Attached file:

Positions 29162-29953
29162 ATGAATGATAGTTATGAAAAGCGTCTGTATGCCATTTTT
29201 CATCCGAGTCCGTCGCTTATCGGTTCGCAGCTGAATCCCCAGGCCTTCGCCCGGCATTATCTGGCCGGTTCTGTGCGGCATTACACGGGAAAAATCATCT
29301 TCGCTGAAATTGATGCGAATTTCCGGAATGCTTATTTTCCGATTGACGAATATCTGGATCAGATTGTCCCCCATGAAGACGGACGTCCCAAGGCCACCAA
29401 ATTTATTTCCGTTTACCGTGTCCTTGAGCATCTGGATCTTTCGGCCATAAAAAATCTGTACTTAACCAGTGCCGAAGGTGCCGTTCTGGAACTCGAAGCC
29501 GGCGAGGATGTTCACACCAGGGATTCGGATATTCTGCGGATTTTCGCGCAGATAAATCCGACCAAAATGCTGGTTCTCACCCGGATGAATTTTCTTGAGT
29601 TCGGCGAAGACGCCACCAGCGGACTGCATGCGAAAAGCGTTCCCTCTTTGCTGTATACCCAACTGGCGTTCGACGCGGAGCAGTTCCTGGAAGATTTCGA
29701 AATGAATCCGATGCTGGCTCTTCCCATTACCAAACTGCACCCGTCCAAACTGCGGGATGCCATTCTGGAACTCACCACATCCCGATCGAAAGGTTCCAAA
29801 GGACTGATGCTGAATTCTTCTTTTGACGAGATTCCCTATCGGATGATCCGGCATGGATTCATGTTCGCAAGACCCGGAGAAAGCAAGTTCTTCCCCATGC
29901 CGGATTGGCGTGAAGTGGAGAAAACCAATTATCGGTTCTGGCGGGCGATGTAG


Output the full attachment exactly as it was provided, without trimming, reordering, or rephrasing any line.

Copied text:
Positions 29162-29953
29162 ATGAATGATAGTTATGAAAAGCGTCTGTATGCCATTTTT
29201 CATCCGAGTCCGTCGCTTATCGGTTCGCAGCTGAATCCCCAGGCCTTCGCCCGGCATTATCTGGCCGGTTCTGTGCGGCATTACACGGGAAAAATCATCT
29301 TCGCTGAAATTGATGCGAATTTCCGGAATGCTTATTTTCCGATTGACGAATATCTGGATCAGATTGTCCCCCATGAAGACGGACGTCCCAAGGCCACCAA
29401 ATTTATTTCCGTTTACCGTGTCCTTGAGCATCTGGATCTTTCGGCCATAAAAAATCTGTACTTAACCAGTGCCGAAGGTGCCGTTCTGGAACTCGAAGCC
29501 GGCGAGGATGTTCACACCAGGGATTCGGATATTCTGCGGATTTTCGCGCAGATAAATCCGACCAAAATGCTGGTTCTCACCCGGATGAATTTTCTTGAGT
29601 TCGGCGAAGACGCCACCAGCGGACTGCATGCGAAAAGCGTTCCCTCTTTGCTGTATACCCAACTGGCGTTCGACGCGGAGCAGTTCCTGGAAGATTTCGA
29701 AATGAATCCGATGCTGGCTCTTCCCATTACCAAACTGCACCCGTCCAAACTGCGGGATGCCATTCTGGAACTCACCACATCCCGATCGAAAGGTTCCAAA
29801 GGACTGATGCTGAATTCTTCTTTTGACGAGATTCCCTATCGGATGATCCGGCATGGATTCATGTTCGCAAGACCCGGAGAAAGCAAGTTCTTCCCCATGC
29901 CGGATTGGCGTGAAGTGGAGAAAACCAATTATCGGTTCTGGCGGGCGATGTAG